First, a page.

The Washington PostDemocracy Dies in Darkness

Opinion The price of Republicans’ war on reality: Vaccine denial

A medical technician administers a covid-19 test in East Boston, Mass., on Thursday. (Cj Gunther/EPA-EFE/REX/Shutterstock)

Imagine getting tossed overboard in the middle of the ocean, but refusing to grab on to a lifeline because you choose not to “believe” in the ocean. That is essentially what large numbers of Americans are telling pollsters. The Pew Research Center reports: “Overall, 60% of Americans say they would definitely or probably get a vaccine for the coronavirus, if one were available today, up from 51% who said this in September.” However, there is a “19-point gap between the shares of Democrats and those who lean to the Democratic Party (69%) and Republicans and Republican leaners (50%) who currently say they would get vaccinated for the coronavirus.”

As one might expect, people who think they are not at risk and who are skeptical of the vaccine-development process are far less likely to get a vaccination. Because only 37 percent of Republicans and Republican leaners are “very" or “somewhat” concerned about getting a serious case of covid-19 (compared to 66 percent of Democrats and Democratic leaners), they are heavily overrepresented in the group not inclined to get vaccinated.

Most stunning, with roughly 200,000 new cases a day and close to 3,000 deaths per day, only 43 percent of Republicans and Republican leaners think covid-19 is a major public health threat (84 percent of Democrats and those leaning Democrat say the same).

Full coverage of the coronavirus pandemic

Now, before we take polling as infallible, we should acknowledge that some Republicans may be dismissing covid-19 and downplaying the need for vaccinations when speaking to pollsters out of some misbegotten tribal loyalty to President Trump and the MAGA covid-deniers. But that only highlights the problem.

If Trump was greatly successful in dealing with covid-19, as the president and others often claim, the disease cannot be a major risk. If Trump was correct that masks and stay-at-home orders are akin to tyranny, then covid-19 cannot be much of a threat, right? No one should be all that surprised by these poll numbers. Tribal identification for those belonging to a party that lives in an alternate reality, rejects science and defines political loyalty as willingness to “own the libs" means you must be willing to put yourself in danger to avoid cognitive dissonance. Denial, conspiracies and flat-out lying replace reason — or even the instinct for self-preservation.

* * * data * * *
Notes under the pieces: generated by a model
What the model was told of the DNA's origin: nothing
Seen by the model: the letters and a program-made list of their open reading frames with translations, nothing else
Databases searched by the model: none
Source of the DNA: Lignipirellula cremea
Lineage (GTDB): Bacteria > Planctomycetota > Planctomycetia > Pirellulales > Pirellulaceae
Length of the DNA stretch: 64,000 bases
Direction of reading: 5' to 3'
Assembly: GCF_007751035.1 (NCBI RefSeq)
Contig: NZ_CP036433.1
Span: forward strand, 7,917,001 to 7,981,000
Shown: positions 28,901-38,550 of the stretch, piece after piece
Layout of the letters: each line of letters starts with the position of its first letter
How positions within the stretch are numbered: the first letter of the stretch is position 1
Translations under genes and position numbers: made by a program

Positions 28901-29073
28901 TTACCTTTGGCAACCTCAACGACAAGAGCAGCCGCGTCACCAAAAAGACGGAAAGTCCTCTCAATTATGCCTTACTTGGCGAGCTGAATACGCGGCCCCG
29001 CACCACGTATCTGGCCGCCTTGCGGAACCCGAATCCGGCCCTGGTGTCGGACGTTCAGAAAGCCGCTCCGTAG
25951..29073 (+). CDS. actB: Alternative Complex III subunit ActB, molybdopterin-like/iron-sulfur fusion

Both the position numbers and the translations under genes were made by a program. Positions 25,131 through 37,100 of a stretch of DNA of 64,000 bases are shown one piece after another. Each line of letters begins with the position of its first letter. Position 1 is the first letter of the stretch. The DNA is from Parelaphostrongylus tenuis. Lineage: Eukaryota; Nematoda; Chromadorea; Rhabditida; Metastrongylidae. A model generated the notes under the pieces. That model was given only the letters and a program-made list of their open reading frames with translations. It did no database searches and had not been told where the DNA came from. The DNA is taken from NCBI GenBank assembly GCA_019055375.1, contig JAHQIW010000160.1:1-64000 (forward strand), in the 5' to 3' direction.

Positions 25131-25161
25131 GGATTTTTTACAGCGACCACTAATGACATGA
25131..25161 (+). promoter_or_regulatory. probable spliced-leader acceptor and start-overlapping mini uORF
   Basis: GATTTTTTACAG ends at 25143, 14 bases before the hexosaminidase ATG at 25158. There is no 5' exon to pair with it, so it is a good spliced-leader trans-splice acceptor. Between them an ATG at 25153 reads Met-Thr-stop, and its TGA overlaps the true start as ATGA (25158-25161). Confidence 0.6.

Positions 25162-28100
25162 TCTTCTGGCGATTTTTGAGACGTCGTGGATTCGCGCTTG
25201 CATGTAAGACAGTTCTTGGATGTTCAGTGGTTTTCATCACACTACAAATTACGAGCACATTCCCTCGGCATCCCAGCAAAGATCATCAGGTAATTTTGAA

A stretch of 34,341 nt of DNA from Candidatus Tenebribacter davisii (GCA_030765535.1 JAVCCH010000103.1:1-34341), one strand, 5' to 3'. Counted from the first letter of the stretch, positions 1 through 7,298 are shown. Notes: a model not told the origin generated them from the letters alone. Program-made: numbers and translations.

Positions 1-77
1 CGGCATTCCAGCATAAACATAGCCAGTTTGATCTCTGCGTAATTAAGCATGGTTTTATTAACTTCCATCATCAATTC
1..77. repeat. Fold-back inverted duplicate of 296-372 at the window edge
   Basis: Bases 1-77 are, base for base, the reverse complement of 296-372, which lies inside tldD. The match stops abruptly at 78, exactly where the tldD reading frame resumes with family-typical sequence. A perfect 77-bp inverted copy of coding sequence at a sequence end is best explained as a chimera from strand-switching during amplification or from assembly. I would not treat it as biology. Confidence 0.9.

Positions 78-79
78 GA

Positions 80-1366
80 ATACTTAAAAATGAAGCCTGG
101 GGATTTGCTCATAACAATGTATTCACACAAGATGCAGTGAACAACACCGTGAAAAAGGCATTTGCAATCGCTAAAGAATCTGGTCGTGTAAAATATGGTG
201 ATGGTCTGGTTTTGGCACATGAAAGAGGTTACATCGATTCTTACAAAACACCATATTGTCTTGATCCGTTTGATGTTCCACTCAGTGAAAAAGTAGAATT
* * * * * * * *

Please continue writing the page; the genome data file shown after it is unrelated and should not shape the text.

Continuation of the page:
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You can, therefore, understand the difficulty of getting such Republicans to accept more remote threats (e.g., climate change) and political results that undermine their faith in Trump. If the MAGA crowd can be convinced that covid-19 is not a big deal despite mass casualties, they will surely cling to the notion that elections do not matter and should be overturned if they do not go their way. And that, in turn, poses a dilemma for Republican politicians such as Sens. David Perdue and Kelly Loeffler of Georgia, who need to keep one foot in the real world (the election isn’t rigged, you need to vote) and one foot in the Trump bubble (the election was rigged, there’s no point to voting).

Republicans who think enabling Trump’s lies and self-delusions is harmless should think again. They are systematically destroying their followers’ rational, sometimes lifesaving capacity to make decisions. That may result in even higher death tolls, not to mention further erosion of their adherence to democratic elections. Republican voters are drowning in MAGA propaganda. The response from cowed Republicans is to keep throwing them anvils. This will not end well.

Read more:

Matt Bai: How to tell fact from fiction at the end of the Trump era

Eugene Robinson: A climate catastrophe is upon us. Biden can still make a difference.

Michael Gerson: Republicans, it isn’t too late to stand up for the nation

The Post’s View: The GOP’s push to slime its own honest members is just a grab for cash and political advantage

E.J. Dionne Jr.: The destructive myth about divided government

Coronavirus: What you need to know

Vaccines: The CDC recommends that everyone age 5 and older get an updated covid booster shot. New federal data shows adults who received the updated shots cut their risk of being hospitalized with covid-19 by 50 percent. Here’s guidance on when you should get the omicron booster and how vaccine efficacy could be affected by your prior infections.

New covid variant: The XBB.1.5 variant is a highly transmissible descendant of omicron that is now estimated to cause about half of new infections in the country. We answered some frequently asked questions about the bivalent booster shots.

Guidance: CDC guidelines have been confusing — if you get covid, here’s how to tell when you’re no longer contagious. We’ve also created a guide to help you decide when to keep wearing face coverings.

Where do things stand? See the latest coronavirus numbers in the U.S. and across the world. In the U.S., pandemic trends have shifted and now White people are more likely to die from covid than Black people. Nearly nine out of 10 covid deaths are people over the age 65.

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